are you leaving money on the table

Every year, thousands of employers fail to claim their fair share of the billions of dollars in government tax credits and incentive programs set aside for them. If you’ve never claimed yours, then the question is: “Why?”

Maybe you just didn’t know about these federal and state programs designed to encourage employers to hire members of specific, usually disadvantaged, groups. Just to give you an idea of what you may be leaving on the table, a recent study estimates a new health care industry worker who qualifies for one of the federal tax credit programs nets an average of $2,744 in total credits for the employer. And this kind of credit is the best kind of tax benefit because it reduces taxes dollar-for-dollar.

It’s astounding then that only 1% of all eligible U.S. employers take advantage of these programs. This means the other 99% either don’t know about the programs at all or they:
* Believe there would not be a significant return-on-investment.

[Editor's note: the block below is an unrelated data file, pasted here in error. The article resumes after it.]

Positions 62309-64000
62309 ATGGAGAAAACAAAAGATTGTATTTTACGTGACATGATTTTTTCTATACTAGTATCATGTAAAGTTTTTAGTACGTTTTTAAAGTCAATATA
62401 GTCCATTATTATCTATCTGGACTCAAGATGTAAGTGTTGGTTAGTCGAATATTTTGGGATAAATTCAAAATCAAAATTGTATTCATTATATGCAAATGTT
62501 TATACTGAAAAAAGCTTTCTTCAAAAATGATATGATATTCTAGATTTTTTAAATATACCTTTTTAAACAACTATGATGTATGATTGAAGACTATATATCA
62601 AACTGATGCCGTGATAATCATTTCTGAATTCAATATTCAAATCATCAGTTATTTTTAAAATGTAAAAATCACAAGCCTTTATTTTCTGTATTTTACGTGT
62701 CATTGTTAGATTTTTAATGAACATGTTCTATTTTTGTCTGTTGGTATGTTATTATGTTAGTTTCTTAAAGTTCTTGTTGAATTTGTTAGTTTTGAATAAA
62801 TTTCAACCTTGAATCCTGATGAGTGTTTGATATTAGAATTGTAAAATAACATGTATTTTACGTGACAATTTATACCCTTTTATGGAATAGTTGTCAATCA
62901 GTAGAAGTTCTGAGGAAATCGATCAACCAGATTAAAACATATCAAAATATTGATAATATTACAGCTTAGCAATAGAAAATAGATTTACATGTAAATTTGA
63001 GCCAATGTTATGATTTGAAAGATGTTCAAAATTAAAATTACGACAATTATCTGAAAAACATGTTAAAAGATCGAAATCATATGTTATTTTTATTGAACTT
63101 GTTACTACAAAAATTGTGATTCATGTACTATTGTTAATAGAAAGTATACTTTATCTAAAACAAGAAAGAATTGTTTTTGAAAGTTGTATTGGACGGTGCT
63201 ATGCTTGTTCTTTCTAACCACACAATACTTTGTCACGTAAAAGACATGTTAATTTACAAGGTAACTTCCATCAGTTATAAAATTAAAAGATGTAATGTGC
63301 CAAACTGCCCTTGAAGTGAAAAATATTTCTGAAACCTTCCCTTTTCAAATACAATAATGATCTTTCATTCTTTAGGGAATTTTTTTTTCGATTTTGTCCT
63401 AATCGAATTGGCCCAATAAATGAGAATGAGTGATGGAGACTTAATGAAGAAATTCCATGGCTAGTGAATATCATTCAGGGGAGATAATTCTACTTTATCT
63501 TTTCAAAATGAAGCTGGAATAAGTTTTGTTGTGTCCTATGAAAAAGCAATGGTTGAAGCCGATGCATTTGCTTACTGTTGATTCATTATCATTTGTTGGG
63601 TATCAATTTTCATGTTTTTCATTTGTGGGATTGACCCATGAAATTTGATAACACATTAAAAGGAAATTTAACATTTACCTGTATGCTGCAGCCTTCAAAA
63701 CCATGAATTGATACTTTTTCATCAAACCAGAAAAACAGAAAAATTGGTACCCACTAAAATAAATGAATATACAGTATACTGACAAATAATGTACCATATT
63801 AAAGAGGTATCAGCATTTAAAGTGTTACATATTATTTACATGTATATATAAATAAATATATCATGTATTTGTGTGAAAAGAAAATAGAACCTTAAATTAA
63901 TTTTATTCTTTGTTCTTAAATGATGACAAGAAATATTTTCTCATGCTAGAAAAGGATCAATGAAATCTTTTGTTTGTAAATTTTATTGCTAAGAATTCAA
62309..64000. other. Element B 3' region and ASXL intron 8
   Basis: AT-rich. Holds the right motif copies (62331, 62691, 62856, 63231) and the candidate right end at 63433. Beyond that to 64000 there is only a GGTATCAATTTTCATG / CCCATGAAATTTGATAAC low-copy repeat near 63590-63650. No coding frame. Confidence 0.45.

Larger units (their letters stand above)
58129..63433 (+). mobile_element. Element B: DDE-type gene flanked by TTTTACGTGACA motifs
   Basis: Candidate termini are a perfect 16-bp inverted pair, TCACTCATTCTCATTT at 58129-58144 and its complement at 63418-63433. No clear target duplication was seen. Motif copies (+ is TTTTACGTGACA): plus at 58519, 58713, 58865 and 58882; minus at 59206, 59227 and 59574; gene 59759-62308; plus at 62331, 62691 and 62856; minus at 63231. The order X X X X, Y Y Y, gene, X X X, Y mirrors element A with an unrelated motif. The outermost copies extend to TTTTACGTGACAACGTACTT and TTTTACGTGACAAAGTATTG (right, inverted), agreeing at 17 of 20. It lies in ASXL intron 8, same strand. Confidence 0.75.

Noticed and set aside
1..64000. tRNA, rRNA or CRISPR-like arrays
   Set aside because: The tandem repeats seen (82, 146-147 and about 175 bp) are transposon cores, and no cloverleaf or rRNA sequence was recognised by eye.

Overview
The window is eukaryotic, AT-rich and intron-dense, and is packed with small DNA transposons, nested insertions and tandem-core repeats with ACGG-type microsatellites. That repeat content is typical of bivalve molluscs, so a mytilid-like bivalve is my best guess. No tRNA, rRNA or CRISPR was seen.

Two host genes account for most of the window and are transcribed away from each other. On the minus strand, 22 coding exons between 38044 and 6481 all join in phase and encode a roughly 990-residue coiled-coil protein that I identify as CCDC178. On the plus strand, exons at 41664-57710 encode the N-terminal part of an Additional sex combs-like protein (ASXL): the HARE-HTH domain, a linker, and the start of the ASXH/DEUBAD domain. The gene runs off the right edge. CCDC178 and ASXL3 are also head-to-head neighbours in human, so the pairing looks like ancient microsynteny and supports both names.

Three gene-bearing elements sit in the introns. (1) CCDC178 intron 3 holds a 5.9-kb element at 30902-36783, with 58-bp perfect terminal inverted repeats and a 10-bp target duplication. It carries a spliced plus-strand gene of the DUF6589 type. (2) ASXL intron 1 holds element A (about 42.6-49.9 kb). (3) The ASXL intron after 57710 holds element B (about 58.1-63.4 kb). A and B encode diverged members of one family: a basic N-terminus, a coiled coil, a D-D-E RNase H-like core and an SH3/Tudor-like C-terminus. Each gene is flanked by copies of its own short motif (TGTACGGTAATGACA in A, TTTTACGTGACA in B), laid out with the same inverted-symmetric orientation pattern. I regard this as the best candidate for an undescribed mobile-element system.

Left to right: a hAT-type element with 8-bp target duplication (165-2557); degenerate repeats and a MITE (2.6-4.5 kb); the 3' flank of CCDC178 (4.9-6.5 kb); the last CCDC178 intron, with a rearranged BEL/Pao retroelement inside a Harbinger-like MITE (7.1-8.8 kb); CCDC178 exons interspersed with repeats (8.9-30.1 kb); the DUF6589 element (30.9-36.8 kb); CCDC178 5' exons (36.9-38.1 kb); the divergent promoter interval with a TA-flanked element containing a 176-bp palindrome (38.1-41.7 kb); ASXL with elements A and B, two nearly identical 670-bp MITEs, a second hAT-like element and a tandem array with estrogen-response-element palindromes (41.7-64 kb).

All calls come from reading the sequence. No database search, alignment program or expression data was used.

* Do not have payroll, human resources and tax departments equipped to deal with the rules, regulations, and paperwork.
* Are not willing to adopt new employment screening techniques, revised employee personnel information forms or meet requirements to complete and file the required forms within strict deadlines.

These three objections are overruled, however, by the fact that the entire process can be outsourced with little or no upfront cost. A reputable employment tax credit company can administer every aspect: service initiation, applicant screening, documentation, interaction with government agencies, and comprehensive reporting. These outsourcing companies work with CPAs and payroll service providers and usually charge on a contingency basis; i.e., they only receive a portion of the money earned through the tax credits generated by your hiring process.

Know What’s Available
The Federal tax credit programs most likely to apply when you hire eligible employees are:
* Work Opportunity Tax Credit (WOTC)
* Welfare-to-Work Tax Credit (WTW)
* Empowerment Zone Employment Credit (EZEC)
* Renewal Community Employment Credit (RCEC)
*Indian Employment Credit (IEC)

The recently revised WOTC Program allows your company to receive a tax credit of up to 40% of the first $6,000 in wages paid to an employee who is a qualified member of one or more of the following nine targeted groups:
* Certain families eligible to receive benefits under the Temporary Assistance for Needy Families Program
* High risk youths
* Ex-felons
* Vocational rehabilitation referrals